March 1992

NeXT factory gets new robots

by Clair Whitmer

Redwood City, CA: Striving to set its own sterling example for mission-critical custom applications, the NeXT factory-automation group is implementing the third phase of a new robotics technology controlled by the NeXT workstation.

Called Sawyer motor robotics, the equipment looks radically different from the bulky, awkward metal arms of conventional robots. The robotic manipulators that do the work are suspended by a magnet from a metal platen. The magnet exerts enough attraction to suspend the manipulator but doesn't actually touch it, so that the manipulator sits on a thin layer of air, appearing to float. The magnetic "forcer" is what directs the manipulator's movements.

The robots are small and light, and their controllers are magnetic rather than mechanical. "You can have multiple units coexisting in the same workplace, zipping around," said Kim Spitznagel, NeXT's director of manufacturing engineering and production.

Each manipulator has a dedicated controller with an RS-232 interface to a NeXT workstation. Users direct the robot through a NeXT-developed computer-integrated manufacturing application.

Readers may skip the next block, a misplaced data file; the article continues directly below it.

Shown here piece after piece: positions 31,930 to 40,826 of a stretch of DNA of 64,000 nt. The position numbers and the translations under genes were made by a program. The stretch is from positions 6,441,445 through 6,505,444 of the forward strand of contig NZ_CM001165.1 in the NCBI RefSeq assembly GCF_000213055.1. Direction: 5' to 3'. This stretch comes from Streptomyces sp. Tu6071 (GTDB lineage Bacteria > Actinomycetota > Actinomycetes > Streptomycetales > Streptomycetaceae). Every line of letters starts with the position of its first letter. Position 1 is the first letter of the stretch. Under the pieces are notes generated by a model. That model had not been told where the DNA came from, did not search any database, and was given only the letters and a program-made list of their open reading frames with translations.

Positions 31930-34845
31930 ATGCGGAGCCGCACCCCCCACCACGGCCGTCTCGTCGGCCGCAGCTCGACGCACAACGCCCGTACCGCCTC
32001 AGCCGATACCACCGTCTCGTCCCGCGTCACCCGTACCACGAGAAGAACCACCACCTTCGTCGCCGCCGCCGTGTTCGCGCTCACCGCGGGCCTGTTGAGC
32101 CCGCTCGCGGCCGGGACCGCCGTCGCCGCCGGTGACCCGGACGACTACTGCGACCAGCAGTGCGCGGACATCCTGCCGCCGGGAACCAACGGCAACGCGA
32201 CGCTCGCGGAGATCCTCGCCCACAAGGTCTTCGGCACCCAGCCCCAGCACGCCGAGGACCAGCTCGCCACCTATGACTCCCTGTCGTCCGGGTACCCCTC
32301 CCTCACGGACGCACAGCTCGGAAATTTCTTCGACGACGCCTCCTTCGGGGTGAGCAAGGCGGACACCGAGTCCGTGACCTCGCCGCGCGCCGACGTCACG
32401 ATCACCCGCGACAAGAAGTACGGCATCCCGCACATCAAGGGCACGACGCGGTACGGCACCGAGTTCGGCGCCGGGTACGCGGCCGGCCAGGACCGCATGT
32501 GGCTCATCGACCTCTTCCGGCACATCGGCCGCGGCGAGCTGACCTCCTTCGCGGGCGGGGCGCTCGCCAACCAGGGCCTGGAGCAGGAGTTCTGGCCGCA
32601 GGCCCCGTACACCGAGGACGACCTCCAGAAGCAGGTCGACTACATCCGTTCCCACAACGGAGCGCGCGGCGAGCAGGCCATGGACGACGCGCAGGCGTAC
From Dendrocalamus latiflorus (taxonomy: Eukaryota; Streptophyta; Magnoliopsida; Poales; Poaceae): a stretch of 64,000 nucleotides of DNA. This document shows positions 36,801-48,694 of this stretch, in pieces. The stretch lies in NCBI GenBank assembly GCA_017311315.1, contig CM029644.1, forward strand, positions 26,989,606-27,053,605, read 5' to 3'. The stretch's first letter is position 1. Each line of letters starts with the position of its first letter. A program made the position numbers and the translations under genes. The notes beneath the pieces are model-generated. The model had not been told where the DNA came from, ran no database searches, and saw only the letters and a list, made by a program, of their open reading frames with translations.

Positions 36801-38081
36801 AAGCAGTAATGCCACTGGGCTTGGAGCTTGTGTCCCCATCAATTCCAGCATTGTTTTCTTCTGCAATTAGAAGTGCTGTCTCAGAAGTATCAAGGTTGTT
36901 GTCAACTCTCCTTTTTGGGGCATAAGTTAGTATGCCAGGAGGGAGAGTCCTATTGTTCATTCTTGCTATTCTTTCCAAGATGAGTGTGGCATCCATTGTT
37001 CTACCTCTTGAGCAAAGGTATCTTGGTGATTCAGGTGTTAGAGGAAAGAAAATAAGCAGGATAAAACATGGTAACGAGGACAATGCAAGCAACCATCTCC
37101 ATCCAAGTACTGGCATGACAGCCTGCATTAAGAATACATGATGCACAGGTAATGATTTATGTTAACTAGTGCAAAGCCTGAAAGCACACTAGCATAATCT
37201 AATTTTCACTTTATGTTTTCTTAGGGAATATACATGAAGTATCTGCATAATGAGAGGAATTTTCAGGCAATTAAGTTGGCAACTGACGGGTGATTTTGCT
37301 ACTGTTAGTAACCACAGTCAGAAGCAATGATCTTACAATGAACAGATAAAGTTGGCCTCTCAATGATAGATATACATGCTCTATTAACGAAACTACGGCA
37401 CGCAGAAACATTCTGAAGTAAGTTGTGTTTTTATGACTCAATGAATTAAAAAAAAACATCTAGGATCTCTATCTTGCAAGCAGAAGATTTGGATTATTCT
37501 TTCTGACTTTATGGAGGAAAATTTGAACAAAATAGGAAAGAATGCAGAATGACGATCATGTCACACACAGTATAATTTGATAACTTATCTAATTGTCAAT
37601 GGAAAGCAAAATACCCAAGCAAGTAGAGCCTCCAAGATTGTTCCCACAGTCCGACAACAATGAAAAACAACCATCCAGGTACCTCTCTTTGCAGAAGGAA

Though comparable in speed to other robot technologies, the Sawyer robot components are more mobile and move without friction. This gives them an accuracy "an order of magnitude" better than their mechanical alternatives, with a defect rate lower by 30 to 50 percent, according to Spitznagel. They are also cheaper because the same modular parts can be used for different functions, and safer because there are no heavy parts that can fall.

NeXT is one of the first companies to go beyond the tire-kicking stage with the Sawyer robots, having already started using them last year. "Steve [Jobs] really gets off on robotics technology," said Spitznagel.

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